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Hazem Saghieh is political editor of the London-based Arab newspaper al-Hayat
The passing of the bipolar cold war brought a new kind of revolution. But it too is changing as American policy and global politics move on.
The conflict of radical Shi'a-Sunni forces is fuelled by unyielding absolutisms that oppose the world's leading trends over the past century.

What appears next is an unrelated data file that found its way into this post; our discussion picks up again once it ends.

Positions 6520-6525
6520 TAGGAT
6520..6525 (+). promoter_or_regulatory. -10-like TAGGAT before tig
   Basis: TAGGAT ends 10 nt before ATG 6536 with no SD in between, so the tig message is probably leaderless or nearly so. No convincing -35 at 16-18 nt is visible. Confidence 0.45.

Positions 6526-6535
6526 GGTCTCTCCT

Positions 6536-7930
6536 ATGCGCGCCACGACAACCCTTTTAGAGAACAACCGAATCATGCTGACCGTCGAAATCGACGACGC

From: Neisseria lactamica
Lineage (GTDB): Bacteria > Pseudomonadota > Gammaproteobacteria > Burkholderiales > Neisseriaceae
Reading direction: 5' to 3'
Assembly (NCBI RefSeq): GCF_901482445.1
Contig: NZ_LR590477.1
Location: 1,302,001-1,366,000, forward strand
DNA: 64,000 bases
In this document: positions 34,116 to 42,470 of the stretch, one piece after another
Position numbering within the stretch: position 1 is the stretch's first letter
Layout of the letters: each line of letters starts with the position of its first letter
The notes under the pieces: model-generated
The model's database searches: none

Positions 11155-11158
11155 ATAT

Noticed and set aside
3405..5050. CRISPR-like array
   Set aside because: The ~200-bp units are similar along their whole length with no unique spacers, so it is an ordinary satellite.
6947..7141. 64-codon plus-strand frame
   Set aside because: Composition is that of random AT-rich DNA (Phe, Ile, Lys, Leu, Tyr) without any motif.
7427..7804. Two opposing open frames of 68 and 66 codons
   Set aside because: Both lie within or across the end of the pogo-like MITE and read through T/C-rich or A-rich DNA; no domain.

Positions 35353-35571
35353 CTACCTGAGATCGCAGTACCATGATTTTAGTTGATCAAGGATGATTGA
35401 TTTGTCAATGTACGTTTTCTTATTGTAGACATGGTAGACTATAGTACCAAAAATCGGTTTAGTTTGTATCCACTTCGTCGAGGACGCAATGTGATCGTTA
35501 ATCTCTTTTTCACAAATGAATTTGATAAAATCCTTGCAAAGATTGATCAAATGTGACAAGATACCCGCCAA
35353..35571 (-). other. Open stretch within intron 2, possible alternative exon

The Middle East's political map survived decades of tumult. Its long-term unravelling began with Iran's uprising in 1979.
The Arab world is often misunderstood by the tendency to ignore or flatten its differences - through time, across states, between peoples. Challenging this essentialism is the condition of progress.
The fragility of Arab capital cities reflects the lack of legitimacy among their rulers and the wider popular antagonism they provoke.
The fragility of Arab national identity makes it difficult to resist the Islamic State. This makes the Kurdish experience relevant to the prospects of war against the movement.